I came to a Nigella Lawson show, where she generously comforts a friend with amazingly huge and dark double chocolate chip cookies. And it was then when I declared to my boyfriend: "today I shall make cookies!".
So I did just that, and I even walked to the grocery to get the butter, chocolate "buttons", brown sugar and eggs. The walk in itself warranted a freshly baked cookie. At any rate, cookies should be enjoyed no matter what occasion: life is too sweet to not enjoy pastries, cookies, pies, quiches, cheeses. And most importantly, sharing the sweet things is equally important too. Which reminds me: I should really get on my "cookie care packages" for some dear friends who are not-so-near (physically). To be continued-this may be a perfect opportunity for the upcoming holiday season.
The biggest dilemma I always face when making chocolate chip cookies is what recipe to use. I have nearly perfected my own, but as usual, was feeling adventurous. I ended up choosing between two recipes: Alice Medrich's recipe and David Lebovitz's salted butter chocolate chip cookies. Both really intrigued me, however, since Alice's recipe involves melting the butter, the overnight chilling period is essential, I decided to try David's.
Salty, crunchy and chewy, I am pleased with the results. For extra umph, I added a sprinkling of sea salt on the top right before baking.
I also cheated, and after forming the walnut-size balls, I placed them into the freezer for a quick-chill...often my short-cut for the chilling step (I know it does not acheive the same results, and flavor of the cookies are not as developed as they would be if aged overnight in the fridge). But really, let us not over think this: this is a chocolate chip cookie. It is not a food science project.
Speaking of food science projects, and update on The Adventures of Getting a Masters in Food Science: I am finishing up reading a thesis to help form the foundation of preliminary experiments, and am gearing up for a 4 day NMR (Nuclear Magnetic Resonance) course in Texas next week. Confectionary lab was fun and sticky: the undergrads made fondants of varying formulas, cream fillings with a myriad of colors and flavors, and also observed 3 different agitation methods for crystal nucleation and formation. I clearly remember this lab when I took it, and how much I wanted to first eat a bag of salty potato chips after, and then brush my teeth!
Sea Salty Chocolate Chip Cookies (adapted from this recipe)
Makes approximately 4 dozen (48 cookies, 1 1/2" to 2" diameter)
2 sticks (8 ounces) unsalted high quality butter at room temperature (look at the ingredients, it should say "cream" only)
1 cup (100 grams) sugar
1 1/3 cups (220 grams) tightly packed brown (light or dark) sugar
1 heaping teaspoons sea salt or kosher salt, plus extra for sprinkling on cookie dough balls if desired (don't use table salt, much too harsh here)
2 2/3 cups (400 grams) all purpose flour
1 teaspoon baking soda
1/2 teaspoon cinnamon
1 teaspoon high quality vanilla, or cognac
2 2/3 cups (400 grams) chocolate buttons or chips, or chopped bittersweet (70% or more) chocolate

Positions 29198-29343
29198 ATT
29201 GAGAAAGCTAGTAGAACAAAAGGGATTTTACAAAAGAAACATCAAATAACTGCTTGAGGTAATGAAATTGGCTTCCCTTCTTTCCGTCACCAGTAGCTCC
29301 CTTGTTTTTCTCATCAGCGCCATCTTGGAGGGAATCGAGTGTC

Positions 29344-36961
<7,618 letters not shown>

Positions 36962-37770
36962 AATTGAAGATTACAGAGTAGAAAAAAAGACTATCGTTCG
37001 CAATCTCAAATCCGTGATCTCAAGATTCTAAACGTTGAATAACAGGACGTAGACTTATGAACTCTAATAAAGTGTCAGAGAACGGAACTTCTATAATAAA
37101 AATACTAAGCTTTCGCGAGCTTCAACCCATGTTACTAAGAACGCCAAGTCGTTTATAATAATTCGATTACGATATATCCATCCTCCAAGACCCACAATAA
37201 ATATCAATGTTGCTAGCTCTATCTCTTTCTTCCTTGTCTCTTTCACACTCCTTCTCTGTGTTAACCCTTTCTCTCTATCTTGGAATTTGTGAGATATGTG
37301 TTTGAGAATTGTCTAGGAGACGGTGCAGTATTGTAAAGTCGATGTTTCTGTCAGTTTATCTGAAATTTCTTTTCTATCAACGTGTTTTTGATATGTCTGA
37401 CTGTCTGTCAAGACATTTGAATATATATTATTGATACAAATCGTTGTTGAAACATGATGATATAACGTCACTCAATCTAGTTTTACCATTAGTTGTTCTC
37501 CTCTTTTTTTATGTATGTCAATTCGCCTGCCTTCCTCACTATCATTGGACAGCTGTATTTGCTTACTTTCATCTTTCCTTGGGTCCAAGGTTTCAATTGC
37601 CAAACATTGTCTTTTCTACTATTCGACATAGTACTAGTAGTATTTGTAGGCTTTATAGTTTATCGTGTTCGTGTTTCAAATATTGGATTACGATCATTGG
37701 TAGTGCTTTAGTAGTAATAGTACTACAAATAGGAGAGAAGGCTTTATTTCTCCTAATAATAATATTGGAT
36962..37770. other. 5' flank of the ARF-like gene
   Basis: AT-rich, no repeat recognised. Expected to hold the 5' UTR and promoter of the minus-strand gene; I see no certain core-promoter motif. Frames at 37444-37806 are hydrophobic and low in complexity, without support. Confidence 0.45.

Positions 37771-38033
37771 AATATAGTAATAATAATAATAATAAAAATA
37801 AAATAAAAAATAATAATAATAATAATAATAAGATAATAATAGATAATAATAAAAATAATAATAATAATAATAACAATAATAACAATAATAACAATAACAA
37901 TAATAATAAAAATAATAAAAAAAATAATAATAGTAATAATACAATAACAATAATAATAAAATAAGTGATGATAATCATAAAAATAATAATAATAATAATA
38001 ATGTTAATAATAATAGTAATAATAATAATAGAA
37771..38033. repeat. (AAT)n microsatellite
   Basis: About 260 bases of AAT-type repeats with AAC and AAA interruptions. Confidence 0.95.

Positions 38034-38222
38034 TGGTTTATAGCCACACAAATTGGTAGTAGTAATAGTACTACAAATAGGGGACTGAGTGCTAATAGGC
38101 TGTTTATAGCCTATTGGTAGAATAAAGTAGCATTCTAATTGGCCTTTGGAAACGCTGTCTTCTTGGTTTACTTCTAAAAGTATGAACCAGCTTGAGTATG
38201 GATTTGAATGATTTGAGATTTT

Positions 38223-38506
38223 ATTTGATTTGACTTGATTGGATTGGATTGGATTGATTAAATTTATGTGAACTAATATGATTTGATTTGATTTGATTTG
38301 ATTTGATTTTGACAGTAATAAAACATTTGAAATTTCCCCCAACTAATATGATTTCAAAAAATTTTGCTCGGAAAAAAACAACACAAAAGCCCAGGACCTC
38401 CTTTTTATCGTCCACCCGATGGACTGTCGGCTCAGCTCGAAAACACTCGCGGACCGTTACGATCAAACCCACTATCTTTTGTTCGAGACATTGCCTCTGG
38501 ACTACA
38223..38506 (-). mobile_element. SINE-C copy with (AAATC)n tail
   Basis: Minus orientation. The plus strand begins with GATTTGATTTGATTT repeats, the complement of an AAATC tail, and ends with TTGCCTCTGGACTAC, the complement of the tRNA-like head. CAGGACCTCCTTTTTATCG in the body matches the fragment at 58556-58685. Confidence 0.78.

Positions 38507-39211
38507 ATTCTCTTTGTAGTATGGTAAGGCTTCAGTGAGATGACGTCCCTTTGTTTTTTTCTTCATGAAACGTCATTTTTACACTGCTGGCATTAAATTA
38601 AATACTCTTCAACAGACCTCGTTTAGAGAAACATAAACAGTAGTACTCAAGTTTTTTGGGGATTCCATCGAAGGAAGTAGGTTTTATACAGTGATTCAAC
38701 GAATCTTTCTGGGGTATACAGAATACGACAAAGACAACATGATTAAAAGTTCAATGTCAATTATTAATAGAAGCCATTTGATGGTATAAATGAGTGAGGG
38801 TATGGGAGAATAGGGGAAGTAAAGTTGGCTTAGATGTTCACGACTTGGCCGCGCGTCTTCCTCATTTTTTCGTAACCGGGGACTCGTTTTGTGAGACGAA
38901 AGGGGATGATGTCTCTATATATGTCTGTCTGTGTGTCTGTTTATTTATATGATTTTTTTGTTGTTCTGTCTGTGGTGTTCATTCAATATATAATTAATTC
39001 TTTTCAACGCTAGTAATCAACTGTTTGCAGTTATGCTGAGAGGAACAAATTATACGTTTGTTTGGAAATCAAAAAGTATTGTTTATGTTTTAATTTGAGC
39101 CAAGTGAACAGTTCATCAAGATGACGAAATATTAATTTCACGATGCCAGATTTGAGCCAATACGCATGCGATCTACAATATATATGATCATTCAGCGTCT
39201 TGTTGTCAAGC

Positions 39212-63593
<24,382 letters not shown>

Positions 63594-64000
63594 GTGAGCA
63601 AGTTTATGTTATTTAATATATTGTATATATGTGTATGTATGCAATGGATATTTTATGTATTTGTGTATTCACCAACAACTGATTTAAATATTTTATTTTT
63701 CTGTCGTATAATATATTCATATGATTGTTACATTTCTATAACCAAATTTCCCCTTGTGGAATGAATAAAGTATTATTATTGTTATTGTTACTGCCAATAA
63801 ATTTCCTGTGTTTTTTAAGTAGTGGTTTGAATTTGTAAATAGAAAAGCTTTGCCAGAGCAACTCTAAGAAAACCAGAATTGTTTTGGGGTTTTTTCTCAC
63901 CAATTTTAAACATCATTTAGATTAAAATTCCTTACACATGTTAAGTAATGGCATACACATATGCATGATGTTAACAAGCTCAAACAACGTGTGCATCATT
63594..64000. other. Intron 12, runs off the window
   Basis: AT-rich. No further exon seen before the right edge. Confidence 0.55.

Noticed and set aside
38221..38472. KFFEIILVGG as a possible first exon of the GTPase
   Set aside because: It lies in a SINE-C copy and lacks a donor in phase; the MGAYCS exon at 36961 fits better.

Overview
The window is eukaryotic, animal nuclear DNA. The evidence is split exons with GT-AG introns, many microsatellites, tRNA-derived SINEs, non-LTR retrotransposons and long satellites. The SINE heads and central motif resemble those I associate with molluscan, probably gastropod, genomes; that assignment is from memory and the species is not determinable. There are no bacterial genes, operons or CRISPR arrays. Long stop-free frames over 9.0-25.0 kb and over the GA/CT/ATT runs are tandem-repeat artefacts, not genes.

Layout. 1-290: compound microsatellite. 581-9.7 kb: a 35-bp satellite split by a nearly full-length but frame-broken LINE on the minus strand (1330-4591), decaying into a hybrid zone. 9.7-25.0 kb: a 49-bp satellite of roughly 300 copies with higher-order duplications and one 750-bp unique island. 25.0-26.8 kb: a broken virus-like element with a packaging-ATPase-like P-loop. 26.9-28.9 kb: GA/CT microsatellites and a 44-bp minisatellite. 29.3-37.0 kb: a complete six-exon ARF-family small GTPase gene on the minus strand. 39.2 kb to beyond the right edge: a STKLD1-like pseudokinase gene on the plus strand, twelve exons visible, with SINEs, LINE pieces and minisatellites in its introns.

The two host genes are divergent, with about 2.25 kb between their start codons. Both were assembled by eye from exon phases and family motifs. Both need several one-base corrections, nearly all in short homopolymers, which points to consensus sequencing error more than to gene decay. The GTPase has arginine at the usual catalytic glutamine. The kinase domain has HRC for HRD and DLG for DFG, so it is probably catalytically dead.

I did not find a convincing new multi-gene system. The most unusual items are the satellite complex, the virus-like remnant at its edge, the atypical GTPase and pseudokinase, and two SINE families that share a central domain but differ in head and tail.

2 to 4 cookie sheets, light aluminum
Optional: parchment paper
2 large bowls
Hand or stand mixer, or wooden spoon and elbow grease
2 teaspoons or regular spoons
measuring cups and spoons
Pre-heat oven to 350F. Line baking sheets with parchment, if desired. No need to grease cookie sheets if not using parchment.
Sift the flour, salt, soda, and cinnamon into a bowl. In a large bowl, add the sugar and the butter. Beat with a mixer fitted with paddle attachment, or with a hand mixer. Alternatively, do it grandma-style with a wooden spoon. Beat until light the fluffy, like a sugary cloud of deliciousness. Add in the eggs, and then the vanilla or cognac. Beat to incorporate.
Add in the dry ingredients, and mix in until thoroughly incorporated. Last, add the chocolate, and mix until incorporated, scraping down the sides once to make sure all the ingredients are happily (and homogenously) mixed. Taste the batter-and judge if you wish to sprinkle additional salt on the cookie dough balls prior to baking.
At this point, you may return the dough, covered, into the fridge for aging (2 hours, up to overnight). Alternatively, you can bake the cookies right away, utilizing my freezer trick noted above. If you choose to bake the cookies right away, without chilling the baking sheets, you may have cookies that spread quite a bit-nothing wrong with that-just be aware.
Using two teaspoons, form balls that are the size of unshelled walnuts, or slightly smaller than a golfball. If you want larger cookies, make larger balls. It is that simple. Place on cookie sheets in the standard 3-2-3-2-3 pattern (note: if you are using fresh dough, consider only placing 3-2-3-2 on a sheet due to increased spreading). Place cookies on sheets in freezer as you generate them, or form all the balls at once, place on a sheet, and shove in the freezer. As you take warm cookies off, place cooled cookie balls on sheets for baking. Sprinkle with sea salt if desired.
Bake for 10-12 minutes. If you want gooey cookies, take out closer to 10 minutes. However, I have noted that these cookies crisp-up quite reliably, regardless of how "gooey" they appear.
Remove from sheets and place on a tea towel or drying rack. Enjoy warm, or package once cool and share, or freeze for a another rainy day.